It’s always risky to venture into such matters, but this distinction that seems minor is one of the biggest misconceptions regarding how sporting stars are viewed and judged. Superlatives are substituted one for one as if they were the same, but there are subtle differences that make comparisons of players across and amongst eras possible and relevant.
The word ‘greatest’ is the superlative form of great. It goes: great, greater, then greatest. Similarly, ‘best’ is the superlative of the word ‘good’. Now, are good and great the same? Worryingly, great is often used to mean a better version of good. “I’m good at my job, but I want to be great”. It shouldn’t mean that great is an improvement on good, but it’s taken to be so by many.
Why is this important in sports?
It’s nigh on impossible to tell for certain who would be the best amongst Pele, Diego Maradona, Cristiano Ronaldo, and Lionel Messi. Why? We never got the chance to be able to see them play at the same time, and they were exposed to vastly different sports and rules. Common sense would dictate, as in most sports, that players get better over time due to advances in technology, fitness, professionalism, and monetary backing. In cricket, Sir Donald Bradman is widely thought to be the greatest batsman of all time for his almost 100 batting average. Is he the best? Most certainly not. The game has advanced leaps and bounds and it would be detrimental for his safety if he were to face the quickest bowlers of this generation.
In football, current players are better than players of amateur eras and eras where football was not the monetary juggernaut it is today. The stakes are immeasurably higher and the appetites to be good are immeasurably more ravenous.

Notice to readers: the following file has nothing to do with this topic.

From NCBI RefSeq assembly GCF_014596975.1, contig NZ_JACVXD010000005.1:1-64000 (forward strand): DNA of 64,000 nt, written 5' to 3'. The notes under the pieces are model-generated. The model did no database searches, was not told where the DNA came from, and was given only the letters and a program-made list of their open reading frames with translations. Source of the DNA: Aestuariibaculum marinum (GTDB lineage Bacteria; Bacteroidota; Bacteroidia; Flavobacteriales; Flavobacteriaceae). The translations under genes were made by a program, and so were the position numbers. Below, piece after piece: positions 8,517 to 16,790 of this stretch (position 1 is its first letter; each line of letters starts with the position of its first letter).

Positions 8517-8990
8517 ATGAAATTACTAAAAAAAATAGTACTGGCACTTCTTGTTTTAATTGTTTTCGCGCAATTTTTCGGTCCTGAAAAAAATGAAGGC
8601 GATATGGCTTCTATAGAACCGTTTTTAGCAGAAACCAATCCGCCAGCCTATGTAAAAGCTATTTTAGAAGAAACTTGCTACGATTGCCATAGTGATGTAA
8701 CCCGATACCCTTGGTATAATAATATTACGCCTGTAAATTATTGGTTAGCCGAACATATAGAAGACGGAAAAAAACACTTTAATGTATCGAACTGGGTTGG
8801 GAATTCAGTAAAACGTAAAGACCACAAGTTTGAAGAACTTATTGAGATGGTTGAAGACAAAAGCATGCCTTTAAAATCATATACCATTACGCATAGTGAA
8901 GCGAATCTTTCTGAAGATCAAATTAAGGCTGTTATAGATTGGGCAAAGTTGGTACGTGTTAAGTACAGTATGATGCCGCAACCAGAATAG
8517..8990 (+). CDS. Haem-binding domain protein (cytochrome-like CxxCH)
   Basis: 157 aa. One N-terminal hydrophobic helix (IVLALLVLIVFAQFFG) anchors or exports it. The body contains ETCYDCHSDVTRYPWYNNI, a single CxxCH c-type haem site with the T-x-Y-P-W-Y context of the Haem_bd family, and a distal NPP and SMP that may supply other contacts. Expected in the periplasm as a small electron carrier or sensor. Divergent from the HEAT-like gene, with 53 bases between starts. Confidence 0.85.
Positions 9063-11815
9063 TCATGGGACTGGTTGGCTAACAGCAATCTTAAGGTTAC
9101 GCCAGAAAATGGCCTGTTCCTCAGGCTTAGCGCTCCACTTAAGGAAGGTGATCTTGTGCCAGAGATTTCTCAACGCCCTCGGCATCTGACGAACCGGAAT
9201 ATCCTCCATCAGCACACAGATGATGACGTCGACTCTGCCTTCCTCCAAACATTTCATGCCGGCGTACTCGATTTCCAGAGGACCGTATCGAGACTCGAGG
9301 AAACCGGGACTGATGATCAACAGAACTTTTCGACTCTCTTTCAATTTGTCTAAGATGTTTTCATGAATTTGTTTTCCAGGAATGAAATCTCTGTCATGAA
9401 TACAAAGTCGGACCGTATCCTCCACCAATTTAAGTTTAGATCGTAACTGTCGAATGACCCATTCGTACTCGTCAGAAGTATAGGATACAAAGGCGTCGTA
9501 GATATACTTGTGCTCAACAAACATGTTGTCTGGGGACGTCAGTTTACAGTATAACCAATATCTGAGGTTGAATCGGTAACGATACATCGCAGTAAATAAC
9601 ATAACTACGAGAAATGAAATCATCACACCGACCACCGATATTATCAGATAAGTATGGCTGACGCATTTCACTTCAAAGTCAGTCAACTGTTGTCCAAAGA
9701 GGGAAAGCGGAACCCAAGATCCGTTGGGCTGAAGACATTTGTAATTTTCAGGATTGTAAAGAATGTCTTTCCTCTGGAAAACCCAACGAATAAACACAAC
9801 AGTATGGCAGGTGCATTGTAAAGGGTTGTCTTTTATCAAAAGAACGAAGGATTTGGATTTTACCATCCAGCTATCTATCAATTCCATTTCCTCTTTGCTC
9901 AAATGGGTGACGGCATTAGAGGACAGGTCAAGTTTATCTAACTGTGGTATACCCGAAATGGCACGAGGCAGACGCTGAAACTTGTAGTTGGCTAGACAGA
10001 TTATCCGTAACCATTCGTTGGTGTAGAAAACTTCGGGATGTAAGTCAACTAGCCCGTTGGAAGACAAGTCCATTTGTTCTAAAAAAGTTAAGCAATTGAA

Are they further along the spectrum of greatness? That’s where we can compare across different eras. It’s unfair to compare on a scale of good, better, and best across most sports because Lionel Messi is better than Pele ever was, just as Tiger Woods is better than Ben Hogan, and Serena Williams is better than…well, everyone. Messi and Ronaldo spend too much time honing their craft to be compared to players from the 1930s or 1940s who were exceptional for their time but would look silly now if they were thrust into the modern game.
This concept is most quantifiable in track and field. Jesse Owens from the United States was a truly exceptional athlete. A triple threat, the man was excellent all round. However, his personal best of 10.3 seconds (100 metres) would struggle to win a high school 100 m sprint in Jamaica or his own country today. By the unwavering definition of good, better, and best, the 10.0-second sprinter is faster and therefore better, but Jesse Owens by the weight of his achievements and dominance over his peers was greater. Usain Bolt is the best sprinter of all time without a doubt, but Owens vs Bolt would be a proper debate as to who was the greater since Owens ran 10.3 seconds on tracks made from cinders. That’s literally burnt wood and it would steal energy with every stride. Tracks are now engineered for speed. In golf, clubs and golf balls are engineered for distance and control. In cricket, rules are bent to make run-scoring easier, for that is entertainment and, in football, surfaces are slicker and the ball is no longer as heavy as lead.
In short, everything is catered to making the athlete look good.